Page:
The Blind Spot is about our awful situation, i.e., our fate. Our destruction of the beautiful Earth! Ending our own story through our stupidity! No other film with the exception of What a Way to Go has shown me in more stark or clear terms what we are up against. Author Richard Heinberg is in both films, and has had two years between their making to be able to tell us in Blind Spot, "This is the most serious problem to face the human race since we've been humans."

Modern humanity's blind spot and remedies

Art and media endeavor to influence, change, and ideally honor our world. The method can be primarily entertainment or straight truth. When a person feels the calling to "make a difference," the choice can be either to tell a story to captivate and enchant, or present an argument through facts in an honest (and perhaps passionate) fashion. The latter way is the harder and more lonely path, but it has the advantage of standing out clearly as information and offering wisdom. A documentary film, for example, is openly available and known to seekers and students of our common experience -- and plight, as it happens. Such a work is not lost in the more popular catalog of romances, adventures, and comedies.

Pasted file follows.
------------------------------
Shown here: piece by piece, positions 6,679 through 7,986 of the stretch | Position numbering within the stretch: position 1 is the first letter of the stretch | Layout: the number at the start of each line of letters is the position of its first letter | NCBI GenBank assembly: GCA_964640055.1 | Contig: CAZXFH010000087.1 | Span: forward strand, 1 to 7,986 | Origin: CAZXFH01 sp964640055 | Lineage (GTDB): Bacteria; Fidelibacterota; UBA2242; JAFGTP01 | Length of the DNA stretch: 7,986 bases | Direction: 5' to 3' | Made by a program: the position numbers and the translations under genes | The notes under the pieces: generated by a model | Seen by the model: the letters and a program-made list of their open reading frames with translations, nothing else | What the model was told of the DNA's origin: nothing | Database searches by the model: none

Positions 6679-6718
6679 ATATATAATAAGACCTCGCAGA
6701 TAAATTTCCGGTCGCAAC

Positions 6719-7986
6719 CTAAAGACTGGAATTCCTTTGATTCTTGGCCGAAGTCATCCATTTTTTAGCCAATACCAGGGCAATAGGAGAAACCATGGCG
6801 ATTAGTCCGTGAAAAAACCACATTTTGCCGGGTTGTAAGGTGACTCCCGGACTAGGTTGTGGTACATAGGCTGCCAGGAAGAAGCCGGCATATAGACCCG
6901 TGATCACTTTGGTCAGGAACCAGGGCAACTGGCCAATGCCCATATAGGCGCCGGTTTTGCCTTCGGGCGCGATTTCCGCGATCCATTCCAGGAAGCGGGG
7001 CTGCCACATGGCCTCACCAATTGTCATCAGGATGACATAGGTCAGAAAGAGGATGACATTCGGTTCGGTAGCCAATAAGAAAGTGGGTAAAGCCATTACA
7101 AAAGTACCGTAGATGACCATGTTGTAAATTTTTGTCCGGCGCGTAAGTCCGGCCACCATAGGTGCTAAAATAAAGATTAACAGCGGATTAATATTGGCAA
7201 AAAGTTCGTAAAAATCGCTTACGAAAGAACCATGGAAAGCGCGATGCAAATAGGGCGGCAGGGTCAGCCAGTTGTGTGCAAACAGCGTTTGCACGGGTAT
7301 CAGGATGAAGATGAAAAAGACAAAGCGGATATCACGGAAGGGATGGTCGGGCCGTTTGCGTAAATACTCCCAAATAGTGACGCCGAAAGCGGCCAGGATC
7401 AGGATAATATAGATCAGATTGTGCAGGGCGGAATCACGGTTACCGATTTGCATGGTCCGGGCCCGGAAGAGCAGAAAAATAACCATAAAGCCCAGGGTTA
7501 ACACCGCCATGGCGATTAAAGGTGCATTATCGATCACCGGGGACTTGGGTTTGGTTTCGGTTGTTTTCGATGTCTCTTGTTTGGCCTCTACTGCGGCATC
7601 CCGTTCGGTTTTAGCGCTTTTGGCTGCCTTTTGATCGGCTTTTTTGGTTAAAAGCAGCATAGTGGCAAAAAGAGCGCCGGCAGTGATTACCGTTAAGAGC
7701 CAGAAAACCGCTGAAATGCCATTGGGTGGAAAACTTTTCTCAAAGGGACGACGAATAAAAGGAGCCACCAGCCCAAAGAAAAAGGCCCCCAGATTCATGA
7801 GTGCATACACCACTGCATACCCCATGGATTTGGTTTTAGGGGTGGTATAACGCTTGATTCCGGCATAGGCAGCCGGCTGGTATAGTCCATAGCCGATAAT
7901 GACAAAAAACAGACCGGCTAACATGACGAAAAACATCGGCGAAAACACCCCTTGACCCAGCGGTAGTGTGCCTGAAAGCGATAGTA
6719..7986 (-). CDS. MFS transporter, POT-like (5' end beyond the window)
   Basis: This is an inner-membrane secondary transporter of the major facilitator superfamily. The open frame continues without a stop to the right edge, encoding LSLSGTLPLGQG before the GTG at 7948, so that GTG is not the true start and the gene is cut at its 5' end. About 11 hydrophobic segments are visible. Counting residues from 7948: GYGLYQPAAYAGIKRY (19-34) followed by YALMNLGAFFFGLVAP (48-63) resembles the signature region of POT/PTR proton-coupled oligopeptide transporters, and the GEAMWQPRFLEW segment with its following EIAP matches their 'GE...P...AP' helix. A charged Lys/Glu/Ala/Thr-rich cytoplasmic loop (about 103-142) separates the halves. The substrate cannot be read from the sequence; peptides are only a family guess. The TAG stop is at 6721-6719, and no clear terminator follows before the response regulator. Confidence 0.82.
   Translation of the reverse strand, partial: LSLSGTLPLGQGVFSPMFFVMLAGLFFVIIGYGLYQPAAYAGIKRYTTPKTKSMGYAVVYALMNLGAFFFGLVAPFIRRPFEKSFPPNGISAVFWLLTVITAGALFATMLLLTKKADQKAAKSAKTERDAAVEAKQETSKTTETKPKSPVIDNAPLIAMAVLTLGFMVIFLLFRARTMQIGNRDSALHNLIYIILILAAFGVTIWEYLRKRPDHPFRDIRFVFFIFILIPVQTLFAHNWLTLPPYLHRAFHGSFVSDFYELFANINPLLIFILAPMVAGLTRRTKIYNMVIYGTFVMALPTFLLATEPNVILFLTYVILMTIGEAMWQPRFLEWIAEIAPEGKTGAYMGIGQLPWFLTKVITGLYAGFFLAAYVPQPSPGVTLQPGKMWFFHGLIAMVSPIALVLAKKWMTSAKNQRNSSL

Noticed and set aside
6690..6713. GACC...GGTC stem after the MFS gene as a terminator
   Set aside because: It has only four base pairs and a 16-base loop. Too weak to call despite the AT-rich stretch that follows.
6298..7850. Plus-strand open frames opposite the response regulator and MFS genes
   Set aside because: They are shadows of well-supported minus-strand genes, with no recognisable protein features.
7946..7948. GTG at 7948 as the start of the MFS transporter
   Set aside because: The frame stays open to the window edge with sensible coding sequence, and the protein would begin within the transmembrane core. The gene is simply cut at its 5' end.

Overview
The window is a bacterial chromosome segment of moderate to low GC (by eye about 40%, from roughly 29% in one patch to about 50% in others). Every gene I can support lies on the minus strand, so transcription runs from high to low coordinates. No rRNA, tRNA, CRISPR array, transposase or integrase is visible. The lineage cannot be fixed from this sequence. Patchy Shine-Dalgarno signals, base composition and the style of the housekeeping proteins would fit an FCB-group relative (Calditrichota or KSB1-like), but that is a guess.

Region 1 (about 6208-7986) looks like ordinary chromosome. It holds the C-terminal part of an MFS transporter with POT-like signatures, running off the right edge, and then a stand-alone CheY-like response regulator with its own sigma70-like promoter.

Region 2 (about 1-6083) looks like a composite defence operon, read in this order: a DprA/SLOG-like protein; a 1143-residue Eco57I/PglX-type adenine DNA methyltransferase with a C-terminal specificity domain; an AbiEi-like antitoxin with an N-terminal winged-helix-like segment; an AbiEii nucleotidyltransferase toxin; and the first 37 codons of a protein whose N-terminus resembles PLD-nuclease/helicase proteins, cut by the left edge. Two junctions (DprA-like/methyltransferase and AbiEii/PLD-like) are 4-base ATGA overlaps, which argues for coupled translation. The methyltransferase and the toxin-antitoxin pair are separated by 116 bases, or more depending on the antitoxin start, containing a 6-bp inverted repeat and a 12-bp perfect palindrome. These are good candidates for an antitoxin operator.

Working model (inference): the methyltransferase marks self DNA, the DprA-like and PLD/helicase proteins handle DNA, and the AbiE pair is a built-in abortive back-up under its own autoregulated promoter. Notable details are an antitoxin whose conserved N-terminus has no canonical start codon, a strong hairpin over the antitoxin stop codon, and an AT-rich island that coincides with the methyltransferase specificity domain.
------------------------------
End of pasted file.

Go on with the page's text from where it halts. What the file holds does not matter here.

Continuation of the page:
After viewing Blind Spot, I had more than the usual thoughts and feelings I have when exposed to a conscious portrayal of industrial society's techno-humanity. Having learned enough, many years ago, about what climate destruction and petroleum dependence mean for life's ability to sustain itself -- filling me with despair if I were psychologically so inclined -- I was not depressed by Blind Spot. It certainly reached me, which is to say it turned a key so I would reach myself. The primary result from watching this film and thinking about it for a few days was to come up with the question, "Why are we here?"